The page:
Control updates to bill of material and labor routing costs. The key sources of costing information are the bill of materials and labor routing records for each product. One can easily modify these records in order to substantially alter inventory costs. To prevent such changes from occurring, strict security access should be placed on these records. If the accounting software has a change tracking feature that stores data about who made changes and what changes were made, then be sure to use this feature. If this feature is used, periodically print a report (if available) detailing all changes made to the records and scan it for evidence of unauthorized access.
Keep bill of material accuracy levels at a minimum of 98%. The bills of material are critical for determining the value of inventory as it moves through the work-in-process stages of production and eventually arrives in the finished goods area, because they itemize every possible component that comprises each product. These records should be regularly compared to actual product components to verify that they are correct, and their accuracy should be tracked.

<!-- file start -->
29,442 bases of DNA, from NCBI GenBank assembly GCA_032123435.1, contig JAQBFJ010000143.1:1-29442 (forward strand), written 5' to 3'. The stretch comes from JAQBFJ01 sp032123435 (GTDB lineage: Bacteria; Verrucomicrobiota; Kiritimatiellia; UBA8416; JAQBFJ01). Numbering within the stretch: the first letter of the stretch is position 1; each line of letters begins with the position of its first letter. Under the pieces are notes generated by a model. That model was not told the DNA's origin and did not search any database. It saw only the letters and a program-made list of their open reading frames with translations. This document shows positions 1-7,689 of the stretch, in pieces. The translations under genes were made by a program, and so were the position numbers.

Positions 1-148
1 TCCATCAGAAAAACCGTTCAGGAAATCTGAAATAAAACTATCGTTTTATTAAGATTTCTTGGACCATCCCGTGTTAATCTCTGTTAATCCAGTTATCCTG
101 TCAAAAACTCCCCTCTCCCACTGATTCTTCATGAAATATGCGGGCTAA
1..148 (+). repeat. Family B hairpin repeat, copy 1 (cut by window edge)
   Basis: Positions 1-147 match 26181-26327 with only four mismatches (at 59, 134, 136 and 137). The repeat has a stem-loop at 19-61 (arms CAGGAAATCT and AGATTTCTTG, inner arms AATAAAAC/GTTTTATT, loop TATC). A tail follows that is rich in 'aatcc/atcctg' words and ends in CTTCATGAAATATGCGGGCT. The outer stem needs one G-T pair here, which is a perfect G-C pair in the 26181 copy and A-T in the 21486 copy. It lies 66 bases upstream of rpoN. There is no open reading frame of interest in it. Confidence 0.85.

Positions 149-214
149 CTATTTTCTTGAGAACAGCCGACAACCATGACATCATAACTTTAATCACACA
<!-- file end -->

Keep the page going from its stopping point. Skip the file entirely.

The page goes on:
Review inventory layering calculations. Most inventory layering systems are automatically maintained through a computer system and cannot be altered. In these cases, there is no need to verify the layering calculations. However, if the layering information is manually maintained, one should schedule periodic reviews of the underlying calculations to ensure proper cost layering. This usually involves tracing costs back to specific supplier invoices. However, one should also trace supplier invoices forward to the layering calculations, because it is quite possible that invoices have been excluded from the calculations. Also verify consistency in the allocation of freight costs to inventory items in the layering calculations.